Full disclosure

I was in the middle of writing a completely different piece, but saw that LeBron and the Lakers just agreed to a contract extension. Given that, it made me think that a Russ trade may be coming soon. With that in mind, I felt it was more important to prioritize the messaging in this piece.

In a world of rivalries, it’s difficult to admit when your chief rival is succeeding where you are not. It may even more difficult to take the blinders off and try to learn what they are doing well and copy it. Rivalries are emotional, yet removing bias from our thinking can provide a clear path forward. The Lakers/Celtics rivalry is no exception to that.

In terms of championships, the most avid Lakers fan might point out the Celtics haven’t won one since 2008 and, prior to that, none since the 1980s. The Lakers have won 3 championships since that Celtics title in 2008, the most recent in 2020. So by that measure, the Lakers have been clearly superior.

But when examining the current state of each team’s roster, it’s clear that the Celtics have a greater probability of winning a championship next season unless the Lakers do something brilliant.

What roster advantages do the Celtics have?

  1. Depth built around 2 very good wings in Jaylen Brown and star player, Jayson Tatum.
  2. The reigning NBA Defensive Player of the Year, Marcus Smart, who may not even be the best defensive player on his team.
  3. A starting 5 that includes 2 bigs (Al Horford and Robert Williams III) who are among the top 10 defensive players in the league (see screenshot below from our Leaderboards Tool).

What roster advantages do the Lakers have?

  1. Two guys who, when healthy, are 2 of the most dynamic superstars in the game in LeBron James and Anthony Davis.
  2. Russ’ expiring contract.
  3. I think that pretty much covers it.

Much has been made about the Lakers (and all NBA teams, for that matter) needing defensive wings, especially if they can shoot. You look at the Clippers for example, with Kawhi, Paul George, and the duo of Nic Batum and Robert Covington, 3&D Wings covered in our recent BBall Index Podcast, and can’t help but consider them a favorite next season.

What about the Celtics am I recommending the Lakers copy? Get more wings like Brown and Tatum? Not gonna happen. There’s a supply and demand issue with wings in the NBA.

Maximizing Skills That Matter

No, instead my recommendation is to look at the 2-center lineup with Al Horford and Robert Williams. Emulating this will go a long way toward vaulting the Lakers defense near the top of the standings. Before I get pushback, I do want to share that I compared every defensive metric available (on-ball defense, steals, defensive rebounding, help activity, off ball chaser, etc.) and found that the one stat that has a strong correlation with a high defensive impact (via D-LEBRON) rating is Rim Protection, as we can see in the chart below from our Headshots & Scatter Plots Tool:

Plot out any other metric on defense and you won’t see the strong relationship that rim protection has with defensive impact (via D-LEBRON). My conclusion is that Rim Protection is the single most important defensive stat when it comes to building successful and versatile defensive schemes.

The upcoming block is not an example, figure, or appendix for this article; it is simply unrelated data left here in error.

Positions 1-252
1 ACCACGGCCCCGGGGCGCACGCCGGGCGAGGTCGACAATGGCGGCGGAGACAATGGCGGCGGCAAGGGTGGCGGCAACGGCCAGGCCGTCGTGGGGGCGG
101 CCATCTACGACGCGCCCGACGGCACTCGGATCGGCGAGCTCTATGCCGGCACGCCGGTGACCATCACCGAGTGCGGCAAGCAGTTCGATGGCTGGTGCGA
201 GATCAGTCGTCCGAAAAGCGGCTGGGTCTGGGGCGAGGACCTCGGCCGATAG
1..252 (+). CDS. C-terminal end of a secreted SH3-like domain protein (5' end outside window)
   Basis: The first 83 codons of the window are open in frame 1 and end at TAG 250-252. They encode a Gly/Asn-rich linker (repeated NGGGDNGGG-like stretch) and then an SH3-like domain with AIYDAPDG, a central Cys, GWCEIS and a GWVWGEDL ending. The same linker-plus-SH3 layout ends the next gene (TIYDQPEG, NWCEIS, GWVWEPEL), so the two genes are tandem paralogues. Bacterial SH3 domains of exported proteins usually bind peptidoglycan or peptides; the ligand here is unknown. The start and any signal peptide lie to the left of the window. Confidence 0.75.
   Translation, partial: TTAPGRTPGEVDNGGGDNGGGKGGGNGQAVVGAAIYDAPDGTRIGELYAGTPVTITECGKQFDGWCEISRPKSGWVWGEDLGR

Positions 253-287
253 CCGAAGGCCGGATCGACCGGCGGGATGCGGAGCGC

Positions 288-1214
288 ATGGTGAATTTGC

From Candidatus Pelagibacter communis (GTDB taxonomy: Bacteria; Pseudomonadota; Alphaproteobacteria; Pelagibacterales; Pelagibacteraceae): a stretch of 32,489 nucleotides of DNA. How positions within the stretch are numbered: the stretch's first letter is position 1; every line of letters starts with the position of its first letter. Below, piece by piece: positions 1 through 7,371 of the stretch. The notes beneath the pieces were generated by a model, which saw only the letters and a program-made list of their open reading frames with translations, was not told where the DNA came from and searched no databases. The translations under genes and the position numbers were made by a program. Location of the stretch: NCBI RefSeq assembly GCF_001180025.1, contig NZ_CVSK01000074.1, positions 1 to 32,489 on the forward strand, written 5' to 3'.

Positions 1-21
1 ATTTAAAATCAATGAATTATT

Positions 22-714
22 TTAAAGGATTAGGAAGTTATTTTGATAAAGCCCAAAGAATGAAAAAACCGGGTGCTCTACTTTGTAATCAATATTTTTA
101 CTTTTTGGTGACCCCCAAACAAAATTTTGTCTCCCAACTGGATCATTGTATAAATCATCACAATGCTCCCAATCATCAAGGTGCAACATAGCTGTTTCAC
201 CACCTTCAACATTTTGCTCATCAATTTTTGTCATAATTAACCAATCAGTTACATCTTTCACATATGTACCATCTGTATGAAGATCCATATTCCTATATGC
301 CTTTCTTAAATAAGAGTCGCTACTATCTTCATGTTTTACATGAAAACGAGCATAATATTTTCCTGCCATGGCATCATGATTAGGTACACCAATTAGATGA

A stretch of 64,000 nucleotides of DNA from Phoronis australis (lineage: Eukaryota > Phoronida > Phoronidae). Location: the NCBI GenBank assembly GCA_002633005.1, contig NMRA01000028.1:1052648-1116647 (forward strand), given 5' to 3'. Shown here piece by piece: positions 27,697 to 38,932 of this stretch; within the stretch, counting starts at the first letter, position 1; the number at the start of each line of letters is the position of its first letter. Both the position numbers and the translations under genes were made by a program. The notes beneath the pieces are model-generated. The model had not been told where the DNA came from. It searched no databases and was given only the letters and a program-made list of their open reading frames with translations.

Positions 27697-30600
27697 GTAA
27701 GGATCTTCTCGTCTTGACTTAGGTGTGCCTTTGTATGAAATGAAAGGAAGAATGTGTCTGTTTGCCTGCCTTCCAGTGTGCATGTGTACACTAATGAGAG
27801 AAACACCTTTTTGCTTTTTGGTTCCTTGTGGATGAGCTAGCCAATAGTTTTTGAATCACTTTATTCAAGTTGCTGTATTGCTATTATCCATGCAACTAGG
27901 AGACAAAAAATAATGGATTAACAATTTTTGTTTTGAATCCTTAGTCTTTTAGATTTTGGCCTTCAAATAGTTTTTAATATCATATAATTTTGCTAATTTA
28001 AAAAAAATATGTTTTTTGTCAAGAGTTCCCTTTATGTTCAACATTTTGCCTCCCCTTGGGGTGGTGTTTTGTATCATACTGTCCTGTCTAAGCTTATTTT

If we try this same exercise with On-Ball Defense, the relationship between that skill and defensive impact is nowhere near what we see with Rim Protection:

At the risk of being repetitive, I will encourage you to again look at the top 10 players in D-LEBRON (below) and notice how many of them are rim-protecting Bigs. Robert Covington, the one non-Big on this list, still ranks in the 80th percentile in Rim Protection in the entire NBA (and 89th percentile when compared to starting wings).

When you look at the 2 non-anchor bigs, you will see 2 familiar names: Al Horford and Robert Williams III. When we dig into the stats, we find out why the combination of these guys makes them successful.  And as you’ll see, there is something that is better than rim protection or on-ball defense – being able to do both!

Al Horford

With Al Horford, the one thing that surprises me is that he was a poor post defender this last season. But maybe that’s not terribly important given how NBA offenses have moved away from traditional post play (unless you’ve got a Joel Embiid on your roster). What makes Horford successful is his rim protection combined with his mobility. This mobility translates to the perimeter, where he is also an elite on-ball defender as well as being excellent at ball screen navigation.

From the Player Profiles tab in our Leaderboards Tool:

Robert Williams

Now we move to Robert Williams III. I remember during the 2018 draft, looking at his measured 40 inch vertical, 6’10”, 240 lbs. muscular frame, and 7.5” wingspan and thinking, “This dude basically has the measurements of a young Dwight Howard. He should be a defensive monster.” While Williams clearly didn’t have the immediate impact that a young Dwight had, he plays an absolutely critical role in the construction of Boston’s elite defense.

As you can see in the data below, Williams is a better post defender than Horford, a super elite rim protector, and easily matches Horford’s mobility. In fact, when you review all of the perimeter stats, you can make an argument that he is an even better perimeter defender than Horford.